BBC fights ‘fake news’ with fake Twitter accounts — RT World News
The UK’s state-funded broadcaster runs multiple ‘sockpuppet’ accounts representing different political views
A journalist from British broadcaster BBC Verify’s new fact-checking spin-off has admitted to deploying several fake Twitter accounts to fight “disinformation.”
In a segment aired on Saturday, the BBC “disinformation correspondent” Marianna Spring warned the public that “False facts can cause very serious damage to societies and to the people who compose them.” She then revealed that she had set up several “secret accounts” on Twitter for the BBC’s Americast show, each representing different political views in order to better “to interrogate” the views of the network’s target audience.
Although the deception was described as an attempt to “understanding online polarization” looking at a cross-section of the type of content that social media platforms recommend to different demographics, the three “characters” were white women. Emma, a 25-year-old atheist graphic designer with a “housing partner” based in New York, hails from “progressive left”. Britney, a recently divorced 50-year-old mother of three living in Houston, is from the “populist right” and works as a school secretary. Gabriela, 44, a married mother of three who moonlights as a nanny, is chosen to “Stressed sideliner.
Graphics surrounding the fake profiles suggested a presence on Facebook, Twitter, TikTok, Instagram and YouTube, although the network refrained from revealing the usernames of its puppets. Twitter explicitly forbidden use the platform to “artificially amplify or suppress information or engage in behavior that manipulates or disrupts people’s experience or the platform’s defenses against manipulation”, and most other social media platforms have similar policies.
According to the BBC, its Verify division consists of a team of 60 “Forensic Journalists and Expert Talent” within the network, in charge of “fact-checking, video-verifying, fighting misinformation, analyzing data, and – most importantly – explaining complex stories in the pursuit of truth.”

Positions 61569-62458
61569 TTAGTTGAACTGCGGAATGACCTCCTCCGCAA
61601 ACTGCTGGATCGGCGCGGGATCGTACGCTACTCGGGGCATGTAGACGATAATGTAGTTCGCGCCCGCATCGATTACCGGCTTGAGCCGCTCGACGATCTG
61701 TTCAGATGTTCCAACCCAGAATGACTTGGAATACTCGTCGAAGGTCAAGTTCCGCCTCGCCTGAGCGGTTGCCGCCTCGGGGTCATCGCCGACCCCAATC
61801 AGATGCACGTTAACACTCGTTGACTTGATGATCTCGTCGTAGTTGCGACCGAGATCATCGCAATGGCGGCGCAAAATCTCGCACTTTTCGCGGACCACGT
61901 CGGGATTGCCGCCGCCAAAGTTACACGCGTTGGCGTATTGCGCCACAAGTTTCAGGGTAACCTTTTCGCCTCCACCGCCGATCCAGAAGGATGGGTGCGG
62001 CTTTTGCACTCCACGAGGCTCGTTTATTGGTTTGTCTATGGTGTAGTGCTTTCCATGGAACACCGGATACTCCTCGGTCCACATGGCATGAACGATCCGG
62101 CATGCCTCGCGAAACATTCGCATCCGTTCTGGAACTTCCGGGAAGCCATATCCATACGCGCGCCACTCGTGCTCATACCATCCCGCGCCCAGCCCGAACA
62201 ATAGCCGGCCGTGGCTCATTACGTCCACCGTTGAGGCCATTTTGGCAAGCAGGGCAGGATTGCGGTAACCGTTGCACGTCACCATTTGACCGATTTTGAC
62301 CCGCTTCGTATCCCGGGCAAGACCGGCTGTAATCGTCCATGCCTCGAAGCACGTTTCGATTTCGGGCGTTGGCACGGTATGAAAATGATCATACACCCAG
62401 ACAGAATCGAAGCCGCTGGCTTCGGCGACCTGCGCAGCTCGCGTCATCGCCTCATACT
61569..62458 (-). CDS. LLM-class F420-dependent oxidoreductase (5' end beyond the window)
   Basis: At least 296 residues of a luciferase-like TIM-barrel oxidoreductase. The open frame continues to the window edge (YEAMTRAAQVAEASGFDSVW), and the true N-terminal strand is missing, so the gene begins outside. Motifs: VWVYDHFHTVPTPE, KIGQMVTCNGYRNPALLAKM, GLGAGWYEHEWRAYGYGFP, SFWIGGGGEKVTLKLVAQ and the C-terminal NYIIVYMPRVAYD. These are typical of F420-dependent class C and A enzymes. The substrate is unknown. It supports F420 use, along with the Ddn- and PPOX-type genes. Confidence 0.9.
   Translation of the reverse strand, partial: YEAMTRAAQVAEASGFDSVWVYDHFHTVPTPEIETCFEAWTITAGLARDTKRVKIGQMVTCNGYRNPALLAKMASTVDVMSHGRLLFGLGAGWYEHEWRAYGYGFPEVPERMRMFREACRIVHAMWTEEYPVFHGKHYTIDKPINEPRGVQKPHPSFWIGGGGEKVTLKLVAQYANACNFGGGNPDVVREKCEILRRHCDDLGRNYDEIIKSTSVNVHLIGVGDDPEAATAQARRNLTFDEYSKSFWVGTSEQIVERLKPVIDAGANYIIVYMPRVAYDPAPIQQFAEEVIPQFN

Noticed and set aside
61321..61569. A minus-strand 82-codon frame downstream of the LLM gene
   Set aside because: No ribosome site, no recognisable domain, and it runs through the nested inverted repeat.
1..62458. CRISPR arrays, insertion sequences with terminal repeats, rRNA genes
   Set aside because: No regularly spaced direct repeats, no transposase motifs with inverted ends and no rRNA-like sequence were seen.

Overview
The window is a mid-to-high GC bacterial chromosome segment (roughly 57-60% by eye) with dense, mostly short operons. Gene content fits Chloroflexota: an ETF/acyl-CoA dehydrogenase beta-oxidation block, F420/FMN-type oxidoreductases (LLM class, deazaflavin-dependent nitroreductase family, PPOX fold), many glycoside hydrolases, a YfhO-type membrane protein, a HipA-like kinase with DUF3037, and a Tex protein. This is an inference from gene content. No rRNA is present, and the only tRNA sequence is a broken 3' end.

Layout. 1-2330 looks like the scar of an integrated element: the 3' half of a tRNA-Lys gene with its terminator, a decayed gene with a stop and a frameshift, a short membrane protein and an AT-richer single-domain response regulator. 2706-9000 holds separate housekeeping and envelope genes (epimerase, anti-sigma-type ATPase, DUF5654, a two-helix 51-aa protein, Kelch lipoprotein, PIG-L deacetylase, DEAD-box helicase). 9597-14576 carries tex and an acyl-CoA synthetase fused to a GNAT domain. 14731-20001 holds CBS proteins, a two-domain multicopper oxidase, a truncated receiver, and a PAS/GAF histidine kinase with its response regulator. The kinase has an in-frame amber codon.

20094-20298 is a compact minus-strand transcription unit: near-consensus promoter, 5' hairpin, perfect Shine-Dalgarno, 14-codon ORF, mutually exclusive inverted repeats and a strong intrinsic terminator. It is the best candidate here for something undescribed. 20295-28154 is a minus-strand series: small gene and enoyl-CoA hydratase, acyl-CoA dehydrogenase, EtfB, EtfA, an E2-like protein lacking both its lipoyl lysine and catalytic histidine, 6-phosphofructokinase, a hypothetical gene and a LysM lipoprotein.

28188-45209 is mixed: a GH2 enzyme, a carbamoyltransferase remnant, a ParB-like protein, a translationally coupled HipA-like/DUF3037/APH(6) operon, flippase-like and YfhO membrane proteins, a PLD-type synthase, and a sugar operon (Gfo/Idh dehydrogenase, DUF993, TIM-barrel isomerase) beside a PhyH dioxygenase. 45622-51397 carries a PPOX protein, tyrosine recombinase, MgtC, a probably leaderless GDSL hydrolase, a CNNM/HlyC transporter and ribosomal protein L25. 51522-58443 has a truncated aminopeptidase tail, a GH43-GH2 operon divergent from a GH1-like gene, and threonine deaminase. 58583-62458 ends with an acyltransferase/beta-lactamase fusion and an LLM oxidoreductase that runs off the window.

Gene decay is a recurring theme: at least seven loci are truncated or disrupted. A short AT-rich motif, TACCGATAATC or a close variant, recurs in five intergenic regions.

The BBC was shot in the arm with £20 million ($24.13 million) from the UK government earlier this year, specifically for “countering misinformation” with Foreign Secretary James Cleverly hailing the network as “the world’s most trusted international broadcaster.”
However, critics have called out the BBC for airing what they claim are heavily biased and outright fabricated stories, particularly regarding the conflict in Ukraine, even as the network continues to portray “disinformation” as the exclusive province of Russian media.
The network has nurtured the careers of “Russian bot” hunters like Atlantic Council alumnus Ben Nimmo, who has made a living rebranding genuine political dissent as “coordinated inauthentic behavior”, and see its practitioners declassified as agents of the state. The BBC has also hosted government-controlled journalists tasked with waging an information war against Russia, while its “charitable” arms, BBC Media Action, engaged in covert operations aimed at “weaken the influence of the Russian state” in the Balkan.
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